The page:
TUGUEGARAO CITY, Cagayan: The Department of Labor and Employment (DOLE)-Region 2 over the weekend said the livelihood of some 10,000 sugar farmers and workers would be adversely affected by the reduction of the tariff on sugar in line with the establishment of the Association of Southeast Asian Nations (Asean) Free Trade Agreement (AFTA) in 2015.
Lawyer Sixto Rodriguez, DOLE-Region 2 director, pointed out that tariff on imported sugar would be further reduced to 5 percent from 10 percent in 2015.
“But this is expected to threaten the livelihood of around 10,000 sugar farmers and workers in Region 2 contrary to the tariff drop which makes imported sugar cheaper,” Rodriguez said.
The DOLE official explained that locally produced sugar will be hard put to compete with imported sugar in terms of price because of the high cost of sugar production in the country.
In 2015, the 10 countries that make up the Asean are set to establish the Asean Economic Community which envisions, among others, the setting up of “a highly competitive single market and production” through the integration of their economies.
The nations joining the AFTA are Brunei, Cambodia, Indonesia, Laos, Malaysia, Myanmar, Vietnam, the Philippines, Singapore, and Thailand. Under the AFTA agreement, the countries obligated themselves to limit or remove tariffs and other trade barriers that are considered to interfere with trade among member-nations.
DOLE officials cited that similar agreements have been established in other regions of the world, such as the North American Free Trade Agreement (NAFTA), to promote trade between and among nations.
They noted that the said agreements improved the economies of member-nations and helped them establish a better footing in international trade.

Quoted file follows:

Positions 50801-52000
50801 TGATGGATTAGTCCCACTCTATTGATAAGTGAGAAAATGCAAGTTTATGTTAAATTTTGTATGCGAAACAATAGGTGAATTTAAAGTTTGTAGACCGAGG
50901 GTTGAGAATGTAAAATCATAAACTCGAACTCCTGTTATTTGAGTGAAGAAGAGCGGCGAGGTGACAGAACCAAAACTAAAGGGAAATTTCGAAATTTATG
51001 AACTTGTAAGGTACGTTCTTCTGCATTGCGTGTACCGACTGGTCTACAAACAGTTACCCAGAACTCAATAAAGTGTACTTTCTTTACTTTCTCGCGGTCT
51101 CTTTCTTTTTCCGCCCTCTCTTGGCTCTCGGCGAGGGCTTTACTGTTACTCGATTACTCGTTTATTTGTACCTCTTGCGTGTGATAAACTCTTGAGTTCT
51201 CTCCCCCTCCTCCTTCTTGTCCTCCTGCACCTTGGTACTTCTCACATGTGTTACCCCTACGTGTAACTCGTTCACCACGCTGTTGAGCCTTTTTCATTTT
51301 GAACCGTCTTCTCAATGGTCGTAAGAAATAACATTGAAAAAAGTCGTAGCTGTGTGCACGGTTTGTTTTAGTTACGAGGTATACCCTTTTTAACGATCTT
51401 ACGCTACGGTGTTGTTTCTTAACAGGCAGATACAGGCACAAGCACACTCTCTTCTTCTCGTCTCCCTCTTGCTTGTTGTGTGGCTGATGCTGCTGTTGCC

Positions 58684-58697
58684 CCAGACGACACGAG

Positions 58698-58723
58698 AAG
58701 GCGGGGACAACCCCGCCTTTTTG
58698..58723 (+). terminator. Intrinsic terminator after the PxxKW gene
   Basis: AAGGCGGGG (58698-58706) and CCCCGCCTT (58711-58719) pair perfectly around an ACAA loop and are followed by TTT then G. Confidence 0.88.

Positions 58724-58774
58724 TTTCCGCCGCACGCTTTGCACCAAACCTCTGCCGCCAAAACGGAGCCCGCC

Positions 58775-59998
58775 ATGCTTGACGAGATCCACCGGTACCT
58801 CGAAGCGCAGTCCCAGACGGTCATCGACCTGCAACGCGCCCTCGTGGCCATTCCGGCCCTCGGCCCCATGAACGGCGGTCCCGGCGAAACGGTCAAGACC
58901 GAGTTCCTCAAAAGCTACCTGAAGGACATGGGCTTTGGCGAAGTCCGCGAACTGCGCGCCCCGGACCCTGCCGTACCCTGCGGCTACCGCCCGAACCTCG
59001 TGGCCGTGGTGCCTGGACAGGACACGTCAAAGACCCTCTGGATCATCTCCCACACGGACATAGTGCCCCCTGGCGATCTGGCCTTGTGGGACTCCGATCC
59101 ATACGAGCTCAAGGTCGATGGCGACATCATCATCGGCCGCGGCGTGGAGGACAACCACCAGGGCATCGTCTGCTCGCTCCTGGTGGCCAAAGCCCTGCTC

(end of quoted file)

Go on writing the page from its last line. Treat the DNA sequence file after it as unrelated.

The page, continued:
However, the agriculture sector in Region 2, particularly small planters and mill workers, criticized the AFTA agreement, explaining that the pact tended to give certain member-nations unfair advantages.
To address the concerns of workers in the sugar industry, DOLE-Region 2 revealed that it has been conducting a series of consultations and activities with different stakeholders to protect the interests of the sugar industry in the region.
“We are doing this in compliance with the marching order of DOLE Secretary Rosalinda Dimapilis-Baldoz to be united and work together in finding solutions that will mitigate the negative impact of AFTA next year,” Rodriguez said.
He said the agency has also scheduled focus group discussions with small planters and mill workers to gather inputs in a bid to formulate a sound action plan.
“Also important here is the [establishment of a]tripartite body to come up with solutions to cushion the blow of AFTA during the meeting of the District Tripartite Council (DTC) of the Sugar Industry last month,” Rodriguez mentioned.
The DOLE official also noted that the department has been preparing programs to help workers who might lose their jobs because of the effects of the establishment of the AFTA.
“We are ready to deliver programs and project affecting the sugar industry under the Sugar Amelioration Program and will provide alternative livelihood or financial assistance to sugar workers based on the Labor Code,” Rodriguez said.
In collaboration with the DTC, Rodriguez said the DOLE would focus on the human resource aspect of the preparations through education, training, and capacity-building activities in order to promote the competency of sugar industry workers.
“We will also assist child sugar workers in the sugar-producing Solana town in Cagayan in collaboration with other stakeholders and to provide all possible interventions from the government along with their parents,” Rodriguez said.
Meanwhile, officials of the Sugar Regulatory Administration (SRA) said they are ready to present to concerned government agencies a roadmap for the sugar industry, underlining sugar self-sufficiency and the use of sugarcane in ethanol production and power generation.
The SRA is intent on increasing sugar productivity and diversifying products derived from sugarcane.